The canna lily is a tropical perennial plant native to areas of South America. The plant grows from a rhizome root structure similar to a bulb and produces tall shoots of foliage with large leaves and bright flower blossoms. Canna lily rhizomes are winter-hardy in USDA Plant Hardiness Zones 8 through 11, depending on the variety. Protect the rhizomes during the winter season by removing them from the ground and storing them inside until spring.
- Skill level:
Things you need
- Pruning clippers
- Cardboard box
- Peat moss
Remove the canna plant foliage in the fall after the first hard frost. Cut the stems and foliage to a height of 6 inches.
Dig the canna rhizomes from the ground and brush off excess soil clumps. Place the cannas in a cool, shaded area such as a garage for 48 hours.
Find cardboard box large enough to hold the canna rhizomes without touching each other. Fill the box with peat moss.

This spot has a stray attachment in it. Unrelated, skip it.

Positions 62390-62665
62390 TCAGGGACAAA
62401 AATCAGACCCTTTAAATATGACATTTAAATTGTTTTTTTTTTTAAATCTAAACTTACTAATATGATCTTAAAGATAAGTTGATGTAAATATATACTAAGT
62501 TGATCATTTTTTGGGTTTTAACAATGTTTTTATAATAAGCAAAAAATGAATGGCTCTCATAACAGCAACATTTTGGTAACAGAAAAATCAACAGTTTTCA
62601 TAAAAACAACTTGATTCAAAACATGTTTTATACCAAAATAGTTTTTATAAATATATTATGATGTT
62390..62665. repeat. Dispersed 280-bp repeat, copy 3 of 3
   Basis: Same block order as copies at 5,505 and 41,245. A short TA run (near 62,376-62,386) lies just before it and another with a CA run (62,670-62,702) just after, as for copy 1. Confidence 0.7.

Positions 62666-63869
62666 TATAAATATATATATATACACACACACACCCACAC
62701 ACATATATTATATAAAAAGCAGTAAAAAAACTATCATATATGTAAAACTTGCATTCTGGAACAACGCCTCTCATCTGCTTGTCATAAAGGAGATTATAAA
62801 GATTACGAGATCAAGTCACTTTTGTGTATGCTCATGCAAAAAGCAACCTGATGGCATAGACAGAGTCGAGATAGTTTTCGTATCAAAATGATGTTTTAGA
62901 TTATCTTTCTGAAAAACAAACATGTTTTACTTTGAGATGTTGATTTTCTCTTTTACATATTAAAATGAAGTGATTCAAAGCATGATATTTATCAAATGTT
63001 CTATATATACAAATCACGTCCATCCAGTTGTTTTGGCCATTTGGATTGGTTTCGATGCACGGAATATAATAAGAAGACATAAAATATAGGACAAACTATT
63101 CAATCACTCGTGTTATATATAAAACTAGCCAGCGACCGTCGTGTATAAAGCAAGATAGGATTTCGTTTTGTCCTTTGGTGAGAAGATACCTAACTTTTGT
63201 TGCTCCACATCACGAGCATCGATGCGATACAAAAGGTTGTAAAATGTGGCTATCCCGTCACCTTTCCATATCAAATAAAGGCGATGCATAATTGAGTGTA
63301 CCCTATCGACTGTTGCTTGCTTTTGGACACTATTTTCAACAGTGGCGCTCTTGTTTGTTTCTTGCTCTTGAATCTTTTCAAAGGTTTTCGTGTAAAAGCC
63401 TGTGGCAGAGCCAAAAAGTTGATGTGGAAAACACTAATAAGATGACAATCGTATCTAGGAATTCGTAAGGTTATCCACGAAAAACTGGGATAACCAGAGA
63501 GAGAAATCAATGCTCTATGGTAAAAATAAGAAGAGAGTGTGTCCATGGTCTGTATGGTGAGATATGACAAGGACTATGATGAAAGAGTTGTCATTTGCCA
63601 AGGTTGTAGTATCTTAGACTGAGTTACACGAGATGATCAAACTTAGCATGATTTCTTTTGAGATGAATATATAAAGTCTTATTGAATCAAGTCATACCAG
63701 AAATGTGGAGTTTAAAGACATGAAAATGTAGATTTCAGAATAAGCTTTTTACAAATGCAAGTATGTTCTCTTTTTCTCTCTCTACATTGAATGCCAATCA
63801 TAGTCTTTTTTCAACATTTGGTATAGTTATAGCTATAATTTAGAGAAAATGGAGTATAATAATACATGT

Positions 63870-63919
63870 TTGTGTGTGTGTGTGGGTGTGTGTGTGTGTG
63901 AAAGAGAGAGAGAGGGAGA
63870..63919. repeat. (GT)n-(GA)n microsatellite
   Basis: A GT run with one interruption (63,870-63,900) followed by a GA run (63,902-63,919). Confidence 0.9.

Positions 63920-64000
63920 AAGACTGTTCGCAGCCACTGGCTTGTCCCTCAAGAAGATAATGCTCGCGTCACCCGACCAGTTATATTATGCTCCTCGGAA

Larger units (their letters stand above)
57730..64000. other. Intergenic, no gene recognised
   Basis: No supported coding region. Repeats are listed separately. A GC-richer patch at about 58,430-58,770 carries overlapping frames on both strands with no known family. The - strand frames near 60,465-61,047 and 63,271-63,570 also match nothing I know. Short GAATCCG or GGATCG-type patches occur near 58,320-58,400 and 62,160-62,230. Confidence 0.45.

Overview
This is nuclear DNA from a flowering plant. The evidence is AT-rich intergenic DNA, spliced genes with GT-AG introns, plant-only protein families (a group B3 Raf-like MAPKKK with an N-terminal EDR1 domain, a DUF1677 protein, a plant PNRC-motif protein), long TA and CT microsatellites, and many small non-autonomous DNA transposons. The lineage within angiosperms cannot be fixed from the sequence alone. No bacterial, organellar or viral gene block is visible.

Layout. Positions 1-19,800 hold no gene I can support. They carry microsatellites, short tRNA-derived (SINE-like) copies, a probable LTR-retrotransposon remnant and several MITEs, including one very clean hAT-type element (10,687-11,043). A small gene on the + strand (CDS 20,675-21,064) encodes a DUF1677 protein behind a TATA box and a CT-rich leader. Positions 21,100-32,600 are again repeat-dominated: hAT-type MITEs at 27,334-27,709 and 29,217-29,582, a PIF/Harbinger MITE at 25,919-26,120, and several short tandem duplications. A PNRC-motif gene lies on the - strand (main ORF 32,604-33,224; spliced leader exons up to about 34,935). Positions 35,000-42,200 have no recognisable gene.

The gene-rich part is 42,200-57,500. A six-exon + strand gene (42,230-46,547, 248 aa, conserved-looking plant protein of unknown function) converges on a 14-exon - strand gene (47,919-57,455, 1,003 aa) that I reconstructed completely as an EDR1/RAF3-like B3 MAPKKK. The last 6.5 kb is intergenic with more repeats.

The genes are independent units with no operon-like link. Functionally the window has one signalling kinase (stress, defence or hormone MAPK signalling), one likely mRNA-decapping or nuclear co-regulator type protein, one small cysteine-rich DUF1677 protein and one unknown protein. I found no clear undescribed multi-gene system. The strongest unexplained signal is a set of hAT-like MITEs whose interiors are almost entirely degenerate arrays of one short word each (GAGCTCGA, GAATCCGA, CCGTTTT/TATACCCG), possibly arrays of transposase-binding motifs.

Place the canna rhizomes in the peat moss so they are covered and not touching each other.
Store the box in a dry location with a temperature of 7.22 to 12.8 degrees Celsius. Set the box on blocks so it is not directly on the floor where moisture can build up.
Check the moisture levels of the rhizomes several times during the winter months. Spray the peat moss with water to add moisture if needed. Remove the canna rhizomes, inspect each rhizome and discard any that are rotted or mouldy. Refresh the peat moss if there is too much moisture.
Replant the canna rhizomes in the spring once there is no longer a risk of frost and the soil has begun to warm.
- 20 of the funniest online reviews ever
- 14 Biggest lies people tell in online dating sites
- Hilarious things Google thinks you're trying to search for